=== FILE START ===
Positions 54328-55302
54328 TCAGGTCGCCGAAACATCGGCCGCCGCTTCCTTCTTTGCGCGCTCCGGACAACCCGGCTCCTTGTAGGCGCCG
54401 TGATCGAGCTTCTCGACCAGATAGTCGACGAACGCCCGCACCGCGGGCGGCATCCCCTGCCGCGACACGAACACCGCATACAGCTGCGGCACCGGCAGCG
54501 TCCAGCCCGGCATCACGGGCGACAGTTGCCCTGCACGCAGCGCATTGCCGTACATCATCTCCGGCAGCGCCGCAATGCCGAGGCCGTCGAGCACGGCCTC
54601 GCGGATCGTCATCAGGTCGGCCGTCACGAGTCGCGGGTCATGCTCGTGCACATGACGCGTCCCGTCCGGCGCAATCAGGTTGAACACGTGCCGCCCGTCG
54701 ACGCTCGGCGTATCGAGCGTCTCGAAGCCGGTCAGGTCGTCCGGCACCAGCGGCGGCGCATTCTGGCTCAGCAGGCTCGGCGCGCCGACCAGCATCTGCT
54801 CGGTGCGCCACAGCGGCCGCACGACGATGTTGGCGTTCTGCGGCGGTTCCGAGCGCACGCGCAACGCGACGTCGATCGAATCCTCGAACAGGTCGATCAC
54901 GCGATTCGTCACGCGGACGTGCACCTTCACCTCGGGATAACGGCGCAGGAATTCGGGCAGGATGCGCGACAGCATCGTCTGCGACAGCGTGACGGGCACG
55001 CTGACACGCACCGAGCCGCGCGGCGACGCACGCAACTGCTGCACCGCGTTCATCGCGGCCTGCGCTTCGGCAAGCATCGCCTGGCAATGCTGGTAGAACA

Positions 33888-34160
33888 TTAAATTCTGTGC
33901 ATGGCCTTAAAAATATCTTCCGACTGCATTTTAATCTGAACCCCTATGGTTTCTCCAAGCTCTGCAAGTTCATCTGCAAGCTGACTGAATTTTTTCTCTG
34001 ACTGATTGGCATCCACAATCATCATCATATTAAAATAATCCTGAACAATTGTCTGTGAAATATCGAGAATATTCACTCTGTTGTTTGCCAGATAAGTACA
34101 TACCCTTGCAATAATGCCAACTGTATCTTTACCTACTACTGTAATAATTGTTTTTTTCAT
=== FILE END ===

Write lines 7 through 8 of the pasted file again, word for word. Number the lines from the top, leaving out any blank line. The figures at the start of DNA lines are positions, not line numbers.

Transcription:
54801 CGGTGCGCCACAGCGGCCGCACGACGATGTTGGCGTTCTGCGGCGGTTCCGAGCGCACGCGCAACGCGACGTCGATCGAATCCTCGAACAGGTCGATCAC
54901 GCGATTCGTCACGCGGACGTGCACCTTCACCTCGGGATAACGGCGCAGGAATTCGGGCAGGATGCGCGACAGCATCGTCTGCGACAGCGTGACGGGCACG